# Program at Spring school 2017

This year the scientific program at the spring school will consist of two thematic series and also some "stand-alone" presentations.

## Series

In our (carefully selected :-)) series the speakers will have opportunity to present a topic somewhat deeper than is possible in one talk. Typical series will consist of four 90-minutes talks:
• Introduction & motivation
• Exercise session -- guided solution of problems from the area, to help everybody understand what is it all about
• Two talks on somewhat advanced topic.
(Of course, variation to this scheme will probably occur.) Every series has its coordinator, ask him about details. It is expected that speaker in each series will discuss his presentation with the coordinator -- well before the spring school. This includes actual "rehearsal" of the talk. We believe that both the speaker and the audience will benefit from this. Because of this it is better suited towards participants from Prague. Of course, if you feel mesmerized by one of the suggested topics, you may inquire, we will see what can be done.

### Handouts

It is a nice custom to provide handouts with the most basic definitions and theorems to the audience. We provide a LaTeX template for you (although the template is not mandatory). The text should be an extended abstract. It will be used as a handout during the presentation and then it will be recycled to "Sbornicek" (thin book about Spring School). So don't be shy and write more than 10 lines :-)

### List of the series

Dependent random choice (coordinator Zdeněk Dvořák)
Dependent random choice is a method used in extremal graph theory based on the following idea. We randomly choose a small subset of vertices B from a sufficiently dense graph. We let A denote the set of all common neighbors of vertices in B. Than the probability, that A is big and almost all k-tuples in A have a lot of neighbors in common, is big (for a k-tuple with few neighbors in common the probability that we choose B as its subset is small). We can use this set A to construct different subgraphs of the given graph.
Network coding (coordinator Karel Král)
Network coding is a technique that might improve network throughput and performance. This tutorial will introduce network coding and its benefits, design of network codes and perhaps some applications. The basic idea of network coding is that we can allow nodes of a network to process incoming independent information flows (packets of data). At the network layer we could for instance perform binary addition of independent bitstreams.
I would like one or two participants. We will mainly use the tutorial paper NCF of Christina Fragouli and Emina Soljanin. Please note that I would like you to do a full rehersal (talk with the handout) before the Spring School.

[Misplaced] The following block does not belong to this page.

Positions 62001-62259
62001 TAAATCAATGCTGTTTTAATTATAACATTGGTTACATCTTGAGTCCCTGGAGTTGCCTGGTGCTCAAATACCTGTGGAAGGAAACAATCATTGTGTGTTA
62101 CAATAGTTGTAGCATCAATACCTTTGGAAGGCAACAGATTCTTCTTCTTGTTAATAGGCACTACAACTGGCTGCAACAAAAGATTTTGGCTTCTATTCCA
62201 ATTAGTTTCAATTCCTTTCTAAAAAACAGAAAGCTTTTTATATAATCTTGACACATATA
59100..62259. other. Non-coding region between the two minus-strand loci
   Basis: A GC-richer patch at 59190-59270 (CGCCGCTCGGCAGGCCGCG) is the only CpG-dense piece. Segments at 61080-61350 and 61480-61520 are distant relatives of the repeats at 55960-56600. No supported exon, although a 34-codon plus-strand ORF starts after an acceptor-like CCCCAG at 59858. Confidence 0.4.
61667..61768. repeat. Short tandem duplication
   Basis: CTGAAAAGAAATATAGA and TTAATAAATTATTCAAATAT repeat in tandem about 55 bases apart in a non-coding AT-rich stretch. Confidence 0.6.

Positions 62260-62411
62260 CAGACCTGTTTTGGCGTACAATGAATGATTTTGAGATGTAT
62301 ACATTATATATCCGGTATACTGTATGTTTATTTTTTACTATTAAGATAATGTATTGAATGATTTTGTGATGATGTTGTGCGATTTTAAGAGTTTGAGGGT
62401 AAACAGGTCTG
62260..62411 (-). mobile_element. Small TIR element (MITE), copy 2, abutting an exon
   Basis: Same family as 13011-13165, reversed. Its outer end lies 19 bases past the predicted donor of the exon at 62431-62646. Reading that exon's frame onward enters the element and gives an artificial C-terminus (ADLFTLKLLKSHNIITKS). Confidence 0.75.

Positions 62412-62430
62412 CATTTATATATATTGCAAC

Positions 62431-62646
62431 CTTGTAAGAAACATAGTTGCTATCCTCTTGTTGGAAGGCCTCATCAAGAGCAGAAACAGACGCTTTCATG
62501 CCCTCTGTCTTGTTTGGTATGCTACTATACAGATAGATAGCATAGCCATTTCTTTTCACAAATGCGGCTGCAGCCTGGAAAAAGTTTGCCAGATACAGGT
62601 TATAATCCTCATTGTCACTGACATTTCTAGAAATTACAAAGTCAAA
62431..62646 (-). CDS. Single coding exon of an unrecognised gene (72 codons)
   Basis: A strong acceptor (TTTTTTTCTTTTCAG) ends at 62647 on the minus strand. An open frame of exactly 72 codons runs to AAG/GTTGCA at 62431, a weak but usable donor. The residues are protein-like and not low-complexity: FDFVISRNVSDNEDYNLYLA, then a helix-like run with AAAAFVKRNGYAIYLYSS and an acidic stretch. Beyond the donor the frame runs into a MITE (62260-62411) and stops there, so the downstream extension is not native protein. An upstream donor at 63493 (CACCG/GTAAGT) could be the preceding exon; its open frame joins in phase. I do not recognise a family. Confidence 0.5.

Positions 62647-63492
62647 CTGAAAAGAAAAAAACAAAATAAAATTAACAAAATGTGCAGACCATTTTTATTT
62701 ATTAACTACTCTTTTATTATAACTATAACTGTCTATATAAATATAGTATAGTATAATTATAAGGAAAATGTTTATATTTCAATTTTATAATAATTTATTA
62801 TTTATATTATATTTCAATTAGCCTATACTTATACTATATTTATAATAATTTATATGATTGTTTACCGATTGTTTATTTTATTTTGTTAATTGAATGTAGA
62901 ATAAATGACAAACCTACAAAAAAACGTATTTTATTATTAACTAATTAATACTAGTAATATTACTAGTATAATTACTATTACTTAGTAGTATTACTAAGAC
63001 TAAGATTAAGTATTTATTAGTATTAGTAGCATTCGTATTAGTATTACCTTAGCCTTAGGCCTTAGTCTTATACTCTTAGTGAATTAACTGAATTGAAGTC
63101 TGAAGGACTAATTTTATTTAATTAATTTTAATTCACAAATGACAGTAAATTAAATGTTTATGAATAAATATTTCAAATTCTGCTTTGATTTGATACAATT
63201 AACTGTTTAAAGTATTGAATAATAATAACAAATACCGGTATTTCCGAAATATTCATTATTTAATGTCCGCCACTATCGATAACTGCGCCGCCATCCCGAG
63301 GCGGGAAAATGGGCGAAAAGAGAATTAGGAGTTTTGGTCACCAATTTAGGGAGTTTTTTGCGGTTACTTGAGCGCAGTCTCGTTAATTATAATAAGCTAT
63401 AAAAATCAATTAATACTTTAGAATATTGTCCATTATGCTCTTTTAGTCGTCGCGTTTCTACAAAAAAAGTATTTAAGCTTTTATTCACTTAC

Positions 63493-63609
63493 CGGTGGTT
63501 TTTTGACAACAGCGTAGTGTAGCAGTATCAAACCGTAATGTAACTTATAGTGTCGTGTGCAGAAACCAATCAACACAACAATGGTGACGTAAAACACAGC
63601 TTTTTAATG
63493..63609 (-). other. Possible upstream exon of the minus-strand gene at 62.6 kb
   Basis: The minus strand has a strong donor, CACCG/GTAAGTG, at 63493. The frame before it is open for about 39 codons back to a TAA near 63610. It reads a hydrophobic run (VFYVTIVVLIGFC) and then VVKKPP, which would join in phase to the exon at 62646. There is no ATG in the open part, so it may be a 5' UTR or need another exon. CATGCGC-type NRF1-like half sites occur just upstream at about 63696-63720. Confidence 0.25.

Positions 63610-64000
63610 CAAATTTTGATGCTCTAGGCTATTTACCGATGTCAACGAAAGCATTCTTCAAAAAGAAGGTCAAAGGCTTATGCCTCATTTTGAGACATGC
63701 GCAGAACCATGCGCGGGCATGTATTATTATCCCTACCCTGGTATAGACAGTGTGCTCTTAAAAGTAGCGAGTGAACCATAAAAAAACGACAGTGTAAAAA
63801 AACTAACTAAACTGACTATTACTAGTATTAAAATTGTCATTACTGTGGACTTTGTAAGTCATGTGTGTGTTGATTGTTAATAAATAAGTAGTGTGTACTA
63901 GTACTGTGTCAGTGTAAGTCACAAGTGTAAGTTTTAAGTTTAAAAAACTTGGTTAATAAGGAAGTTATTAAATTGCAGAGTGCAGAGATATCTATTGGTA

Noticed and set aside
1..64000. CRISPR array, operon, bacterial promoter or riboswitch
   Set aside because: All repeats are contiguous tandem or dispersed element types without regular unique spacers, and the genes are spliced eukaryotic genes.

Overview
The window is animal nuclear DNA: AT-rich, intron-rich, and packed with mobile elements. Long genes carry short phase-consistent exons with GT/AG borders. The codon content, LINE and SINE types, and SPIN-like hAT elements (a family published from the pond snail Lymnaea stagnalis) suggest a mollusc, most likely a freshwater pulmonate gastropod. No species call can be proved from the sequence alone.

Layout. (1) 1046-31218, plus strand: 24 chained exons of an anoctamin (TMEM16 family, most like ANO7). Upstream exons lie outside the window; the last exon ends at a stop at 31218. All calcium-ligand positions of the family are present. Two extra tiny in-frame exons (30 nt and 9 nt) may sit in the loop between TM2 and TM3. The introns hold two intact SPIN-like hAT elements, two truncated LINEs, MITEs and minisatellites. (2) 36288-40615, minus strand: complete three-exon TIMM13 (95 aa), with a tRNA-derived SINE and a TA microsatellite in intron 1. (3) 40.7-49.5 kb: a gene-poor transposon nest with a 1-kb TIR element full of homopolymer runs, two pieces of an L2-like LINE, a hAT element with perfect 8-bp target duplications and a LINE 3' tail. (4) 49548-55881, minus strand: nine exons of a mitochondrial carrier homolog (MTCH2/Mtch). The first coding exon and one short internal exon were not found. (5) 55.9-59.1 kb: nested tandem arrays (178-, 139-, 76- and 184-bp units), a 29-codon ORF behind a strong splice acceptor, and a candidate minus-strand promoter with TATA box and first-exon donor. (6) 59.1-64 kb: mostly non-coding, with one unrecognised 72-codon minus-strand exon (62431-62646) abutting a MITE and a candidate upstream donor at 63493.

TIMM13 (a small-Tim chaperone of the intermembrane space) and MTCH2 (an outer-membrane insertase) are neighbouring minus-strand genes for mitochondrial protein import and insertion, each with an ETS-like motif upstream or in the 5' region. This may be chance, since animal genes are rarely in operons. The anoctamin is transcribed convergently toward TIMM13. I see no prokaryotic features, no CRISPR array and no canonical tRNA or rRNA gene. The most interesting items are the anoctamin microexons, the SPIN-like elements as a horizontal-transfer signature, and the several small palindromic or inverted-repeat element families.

## Stand-alone presentations

If you have a good paper to present, tell us and we will consider it. The following is offered by us. If you have any opportunity at all to discuss your presentation with someone before the spring school, please do so. (If you are from Prague, you may try one of the senior organizors -- or anybody willing to listen.) Keep in mind, it is not important to go over all the lemmas and statements in the paper -- it is important to explain the main ideas and as many details as is useful to educate your audience.
This paper is harder and it is recommended for more experienced speaker.
Nice and simple probabilistic proof
Uses variant of Pfaffian orientations to compute number of perfect matchings in polynomial time.
Correspondence between online coloring and certain combinatorial games. Quite easy paper.
An example of how computer based proofs work for combinatorial sums. Pretty impressive. Some background about Wilf-Zeilberger method, Gospers algorithm, etc. should be studied beforehand (can provide references, e.g A=B book is awesome).
Estimating Ramsey numbers. In this setting the number is pretty small -- and the paper is not long either.
We color a random graph so that no clique is monochromatic. Log(n) colors is the right number. The proof is quite short and nontechnical, but previous exposure to prababilistic method is useful/required.
Bounding the size of a synchronizing word for a finite automaton. Settles the conjecture for a (small) class of automata.
Nice paper by good authors. They analyze a new-ish type of codes (they should be robust against deleting some number of characters).
INterestin algebra (and linear algebra) with applications to extremal combinatorics. Nicely presented but somewhat long (don't attempt to present all).
Broadcast model analyzed by expert combinatorialist (and probably his student).